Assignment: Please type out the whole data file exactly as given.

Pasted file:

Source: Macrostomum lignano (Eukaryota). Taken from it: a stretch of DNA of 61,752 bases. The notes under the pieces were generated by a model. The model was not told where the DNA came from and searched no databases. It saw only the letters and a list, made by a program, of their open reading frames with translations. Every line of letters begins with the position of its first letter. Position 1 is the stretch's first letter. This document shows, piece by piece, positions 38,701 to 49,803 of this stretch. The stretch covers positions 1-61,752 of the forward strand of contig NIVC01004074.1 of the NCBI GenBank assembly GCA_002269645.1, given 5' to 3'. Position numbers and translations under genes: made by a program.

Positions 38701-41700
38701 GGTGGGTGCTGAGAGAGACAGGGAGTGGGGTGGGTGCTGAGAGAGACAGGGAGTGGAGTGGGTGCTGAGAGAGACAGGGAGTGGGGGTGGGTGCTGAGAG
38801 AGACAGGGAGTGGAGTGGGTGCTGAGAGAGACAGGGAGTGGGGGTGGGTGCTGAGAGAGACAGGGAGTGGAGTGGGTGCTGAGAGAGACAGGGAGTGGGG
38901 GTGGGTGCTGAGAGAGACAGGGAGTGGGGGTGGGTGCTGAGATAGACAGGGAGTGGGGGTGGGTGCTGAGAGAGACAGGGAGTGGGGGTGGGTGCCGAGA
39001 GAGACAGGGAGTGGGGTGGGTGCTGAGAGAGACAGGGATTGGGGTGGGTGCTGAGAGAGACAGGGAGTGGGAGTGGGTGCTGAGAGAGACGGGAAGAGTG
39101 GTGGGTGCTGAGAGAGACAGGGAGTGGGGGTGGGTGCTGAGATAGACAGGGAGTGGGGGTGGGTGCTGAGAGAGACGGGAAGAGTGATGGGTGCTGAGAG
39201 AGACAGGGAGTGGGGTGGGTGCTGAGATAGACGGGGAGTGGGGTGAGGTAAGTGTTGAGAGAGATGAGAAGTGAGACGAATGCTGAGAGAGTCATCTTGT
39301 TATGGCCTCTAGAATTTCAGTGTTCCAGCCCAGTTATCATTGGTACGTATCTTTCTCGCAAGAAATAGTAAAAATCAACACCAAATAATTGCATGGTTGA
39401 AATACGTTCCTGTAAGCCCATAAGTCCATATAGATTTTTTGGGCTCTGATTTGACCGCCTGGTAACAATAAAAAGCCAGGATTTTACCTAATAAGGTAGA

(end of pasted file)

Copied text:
Source: Macrostomum lignano (Eukaryota). Taken from it: a stretch of DNA of 61,752 bases. The notes under the pieces were generated by a model. The model was not told where the DNA came from and searched no databases. It saw only the letters and a list, made by a program, of their open reading frames with translations. Every line of letters begins with the position of its first letter. Position 1 is the stretch's first letter. This document shows, piece by piece, positions 38,701 to 49,803 of this stretch. The stretch covers positions 1-61,752 of the forward strand of contig NIVC01004074.1 of the NCBI GenBank assembly GCA_002269645.1, given 5' to 3'. Position numbers and translations under genes: made by a program.

Positions 38701-41700
38701 GGTGGGTGCTGAGAGAGACAGGGAGTGGGGTGGGTGCTGAGAGAGACAGGGAGTGGAGTGGGTGCTGAGAGAGACAGGGAGTGGGGGTGGGTGCTGAGAG
38801 AGACAGGGAGTGGAGTGGGTGCTGAGAGAGACAGGGAGTGGGGGTGGGTGCTGAGAGAGACAGGGAGTGGAGTGGGTGCTGAGAGAGACAGGGAGTGGGG
38901 GTGGGTGCTGAGAGAGACAGGGAGTGGGGGTGGGTGCTGAGATAGACAGGGAGTGGGGGTGGGTGCTGAGAGAGACAGGGAGTGGGGGTGGGTGCCGAGA
39001 GAGACAGGGAGTGGGGTGGGTGCTGAGAGAGACAGGGATTGGGGTGGGTGCTGAGAGAGACAGGGAGTGGGAGTGGGTGCTGAGAGAGACGGGAAGAGTG
39101 GTGGGTGCTGAGAGAGACAGGGAGTGGGGGTGGGTGCTGAGATAGACAGGGAGTGGGGGTGGGTGCTGAGAGAGACGGGAAGAGTGATGGGTGCTGAGAG
39201 AGACAGGGAGTGGGGTGGGTGCTGAGATAGACGGGGAGTGGGGTGAGGTAAGTGTTGAGAGAGATGAGAAGTGAGACGAATGCTGAGAGAGTCATCTTGT
39301 TATGGCCTCTAGAATTTCAGTGTTCCAGCCCAGTTATCATTGGTACGTATCTTTCTCGCAAGAAATAGTAAAAATCAACACCAAATAATTGCATGGTTGA
39401 AATACGTTCCTGTAAGCCCATAAGTCCATATAGATTTTTTGGGCTCTGATTTGACCGCCTGGTAACAATAAAAAGCCAGGATTTTACCTAATAAGGTAGA